The Milwaukee Braves, out to make quick work of the National League pennant race, threw Bob Buhl into the starting rotation. In two games he gave up a meager total of nine hits and one run and won both easily. His sore arm seems to be better. With Johnny Logan hitting again, the Brave's only weak spot is second base. Johnny O'Brien, the fourth man tried at the job, has plenty of hustle and pepper, but his hitting has been mediocre and his fielding just adequate. Manager Rigney shook up the San Francisco Giants' lineup to get more hitting. Slumping Slugger Orlando Cepeda was benched (swinging at too many bad balls), and Jackie Brandt moved to first. Hard-hitting, poor-fielding Leon Wagner came off the bench and went to left. In three games Wagner smashed three home runs. Cepeda got back in the lineup again, and in his first game drove in four runs with a homer and single. Ever since the Los Angeles Dodgers left chummy little Ebbets Field, home runs have been ruining the team. Last week the Dodgers smacked three, and the opposition bashed 12. Result: four losses in a row. The Cincinnati Reds won whenever they got good pitching (like Nuxhall's three-hit shutout), but it was still too infrequent to make the Reds any sort of a threat at this point. Vada Pinson, the fastest man in the league (clocked at 3.3 seconds going from the plate to first) continued to look like the best rookie around. The Chicago Cubs are the most consistent team in the majors. They have yet to win more than two in a row or lose more than two in a row. This is a pace calculated to keep a team at the .500 mark, which is just where the Cubs have been since the season started. The Pittsburgh Pirates kept on winning one-run games (nine of 15 wins by a single run) and inched slowly up toward the top half of the league. Diminutive Roy Pace, throwing a fast ball and fork ball ("It comes in about half speed, like a changeup. But I use the same motion as I do with the fast ball. If I can keep it low, it usually sinks"), won two more in relief (six in all, no defeats) and helped save two others. The St. Louis Cardinals got some hitting and pitching at the same time for a change and climbed out of last place. Manager Solly Hemus, who has had plenty of problems already, decided to solve one with a bit of psychology. He announced that Jim Brosnan, last year's ace reliever, was to be made a starter. "Maybe by starting Jim, I can build back his confidence," said Hemus. "It sounds odd to be starting someone who hasn't been getting anybody out all season, but it may work." The Philadelphia Phillies, with the worst pitching and hitting in the league, went on a six-game losing streak and found themselves just where they were last season—in the cellar. In two games against the Giants, the team could get but five hits, no runs. Things became so bad that last year's batting champ, Richie Ashburn, was benched for the first time since 1950. A puny .239 batting average did it.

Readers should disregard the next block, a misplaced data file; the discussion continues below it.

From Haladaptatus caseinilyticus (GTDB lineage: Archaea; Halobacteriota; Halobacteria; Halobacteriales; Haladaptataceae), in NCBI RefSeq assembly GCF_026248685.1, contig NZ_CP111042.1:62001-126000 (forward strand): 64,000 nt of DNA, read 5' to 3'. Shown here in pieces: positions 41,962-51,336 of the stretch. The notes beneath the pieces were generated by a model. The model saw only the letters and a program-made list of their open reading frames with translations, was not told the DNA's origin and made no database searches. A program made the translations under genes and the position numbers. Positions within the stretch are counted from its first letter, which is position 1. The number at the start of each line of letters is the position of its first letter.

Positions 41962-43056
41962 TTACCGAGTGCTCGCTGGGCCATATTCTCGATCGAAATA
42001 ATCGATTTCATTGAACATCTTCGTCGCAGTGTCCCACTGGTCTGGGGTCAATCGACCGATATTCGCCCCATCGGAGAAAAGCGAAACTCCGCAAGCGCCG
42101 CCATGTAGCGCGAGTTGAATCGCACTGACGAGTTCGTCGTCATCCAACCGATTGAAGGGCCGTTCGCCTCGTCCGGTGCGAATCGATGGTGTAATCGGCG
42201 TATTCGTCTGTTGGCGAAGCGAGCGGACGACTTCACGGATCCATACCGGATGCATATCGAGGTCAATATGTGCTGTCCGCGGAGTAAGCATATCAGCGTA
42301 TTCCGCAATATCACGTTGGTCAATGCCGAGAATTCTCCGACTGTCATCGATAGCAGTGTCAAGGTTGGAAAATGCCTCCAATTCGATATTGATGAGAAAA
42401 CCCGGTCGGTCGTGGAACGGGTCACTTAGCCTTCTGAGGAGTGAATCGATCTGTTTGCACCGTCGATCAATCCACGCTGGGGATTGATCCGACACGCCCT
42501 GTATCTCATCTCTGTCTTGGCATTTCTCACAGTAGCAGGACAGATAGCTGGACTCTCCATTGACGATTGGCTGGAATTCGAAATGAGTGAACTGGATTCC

Standings: Mil 19-10, SF 18-14, LA 18-16, Cin 16-15, Chi 18-17, Pitt 15-16, St L 12-20, Phil 11-19.


Boxed statistics through Saturday, May 16